Governments are extending tax collection programmes beyond traditional luxury products such as tobacco, wine and spirits to finance post-pandemic economic recovery and health care programmes. An example of these new markets are soft drinks, beer and water, to name a few.
While physical tax stamp technology has been used to address traditional market requirements, using track and trace systems, labels and enhanced security features, their application to new markets may become challenging due to several reasons.
First, products such as beer and soft drinks are less expensive than luxury goods such as tobacco and spirits. This makes manufacturers more price sensitive and requires an optimised project cost.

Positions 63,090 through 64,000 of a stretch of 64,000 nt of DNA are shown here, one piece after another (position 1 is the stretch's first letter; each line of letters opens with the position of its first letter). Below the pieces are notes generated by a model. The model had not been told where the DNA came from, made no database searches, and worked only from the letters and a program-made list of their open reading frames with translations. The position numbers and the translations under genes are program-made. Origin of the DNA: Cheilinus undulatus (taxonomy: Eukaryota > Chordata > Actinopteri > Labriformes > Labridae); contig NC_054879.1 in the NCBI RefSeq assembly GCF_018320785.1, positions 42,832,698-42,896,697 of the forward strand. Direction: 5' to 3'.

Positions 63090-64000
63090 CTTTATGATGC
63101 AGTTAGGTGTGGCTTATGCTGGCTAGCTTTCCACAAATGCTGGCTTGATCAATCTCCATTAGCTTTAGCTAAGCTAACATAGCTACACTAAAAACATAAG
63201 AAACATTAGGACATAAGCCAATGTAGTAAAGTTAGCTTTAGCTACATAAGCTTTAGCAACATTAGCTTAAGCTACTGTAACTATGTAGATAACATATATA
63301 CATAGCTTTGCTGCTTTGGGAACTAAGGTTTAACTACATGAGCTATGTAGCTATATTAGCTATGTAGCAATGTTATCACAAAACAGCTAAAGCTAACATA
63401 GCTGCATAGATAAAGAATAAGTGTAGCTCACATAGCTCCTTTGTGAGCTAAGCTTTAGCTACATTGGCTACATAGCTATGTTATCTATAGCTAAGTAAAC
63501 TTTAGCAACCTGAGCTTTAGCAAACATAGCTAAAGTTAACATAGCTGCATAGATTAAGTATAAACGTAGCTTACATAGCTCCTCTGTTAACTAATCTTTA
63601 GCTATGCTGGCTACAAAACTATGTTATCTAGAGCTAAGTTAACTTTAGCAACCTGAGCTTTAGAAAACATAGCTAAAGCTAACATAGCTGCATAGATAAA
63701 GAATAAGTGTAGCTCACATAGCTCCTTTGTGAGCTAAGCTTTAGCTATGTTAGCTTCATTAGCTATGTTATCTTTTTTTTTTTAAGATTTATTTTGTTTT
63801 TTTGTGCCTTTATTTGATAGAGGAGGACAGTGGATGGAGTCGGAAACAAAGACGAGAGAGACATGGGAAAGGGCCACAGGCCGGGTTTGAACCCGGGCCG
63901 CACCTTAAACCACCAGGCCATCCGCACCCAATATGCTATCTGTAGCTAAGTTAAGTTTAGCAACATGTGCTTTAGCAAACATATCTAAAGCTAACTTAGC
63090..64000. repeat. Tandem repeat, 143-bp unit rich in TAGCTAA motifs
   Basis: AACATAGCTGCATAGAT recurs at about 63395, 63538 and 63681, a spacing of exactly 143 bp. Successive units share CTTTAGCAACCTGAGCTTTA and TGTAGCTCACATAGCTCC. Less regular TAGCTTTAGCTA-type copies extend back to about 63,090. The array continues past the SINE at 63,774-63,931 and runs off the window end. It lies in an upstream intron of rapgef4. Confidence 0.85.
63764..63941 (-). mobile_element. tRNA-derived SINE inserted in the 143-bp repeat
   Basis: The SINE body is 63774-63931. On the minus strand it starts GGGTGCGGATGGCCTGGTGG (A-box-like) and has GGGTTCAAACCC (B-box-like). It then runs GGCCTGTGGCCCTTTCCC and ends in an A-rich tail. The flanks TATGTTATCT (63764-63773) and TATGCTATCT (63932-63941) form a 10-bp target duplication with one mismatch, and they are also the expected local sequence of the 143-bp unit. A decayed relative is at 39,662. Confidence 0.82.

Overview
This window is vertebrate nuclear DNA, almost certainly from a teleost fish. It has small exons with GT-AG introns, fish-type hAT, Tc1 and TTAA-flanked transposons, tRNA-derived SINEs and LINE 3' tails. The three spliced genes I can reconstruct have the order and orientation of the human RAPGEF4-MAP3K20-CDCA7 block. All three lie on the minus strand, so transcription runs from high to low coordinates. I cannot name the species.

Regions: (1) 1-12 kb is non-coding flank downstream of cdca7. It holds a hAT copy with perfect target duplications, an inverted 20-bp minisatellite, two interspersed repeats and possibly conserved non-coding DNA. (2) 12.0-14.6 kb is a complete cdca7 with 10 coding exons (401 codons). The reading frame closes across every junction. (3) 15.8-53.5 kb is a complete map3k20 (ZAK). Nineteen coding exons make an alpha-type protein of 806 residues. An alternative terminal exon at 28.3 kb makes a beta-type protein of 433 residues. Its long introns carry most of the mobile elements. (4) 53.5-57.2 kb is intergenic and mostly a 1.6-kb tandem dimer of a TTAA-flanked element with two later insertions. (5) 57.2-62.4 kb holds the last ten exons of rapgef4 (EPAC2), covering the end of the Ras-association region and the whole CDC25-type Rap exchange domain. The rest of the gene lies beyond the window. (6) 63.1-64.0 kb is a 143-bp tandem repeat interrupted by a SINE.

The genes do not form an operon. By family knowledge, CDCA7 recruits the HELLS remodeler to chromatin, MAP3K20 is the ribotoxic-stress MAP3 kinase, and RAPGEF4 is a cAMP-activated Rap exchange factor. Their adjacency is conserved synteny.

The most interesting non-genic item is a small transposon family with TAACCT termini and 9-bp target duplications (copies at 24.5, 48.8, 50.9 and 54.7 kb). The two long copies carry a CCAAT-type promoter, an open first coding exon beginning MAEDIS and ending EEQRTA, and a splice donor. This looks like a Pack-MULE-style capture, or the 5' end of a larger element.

Second, production line speeds are faster and labelling products may reduce line performance.
Last but not least, product shapes and colours are variables and adding labels to the same production line is challenging. It may also raise some concerns related to the product brand.
Traceability has been used in various industries over the past decades to track and trace products across the supply chain. We discuss how this technology can help implement successful digital tax stamp programmes and how it can open the door to other applications such as returnable bottles management and inventory tracking, to name a few. We also provide a few recommendations about using the direct-to-print approach on beverage products.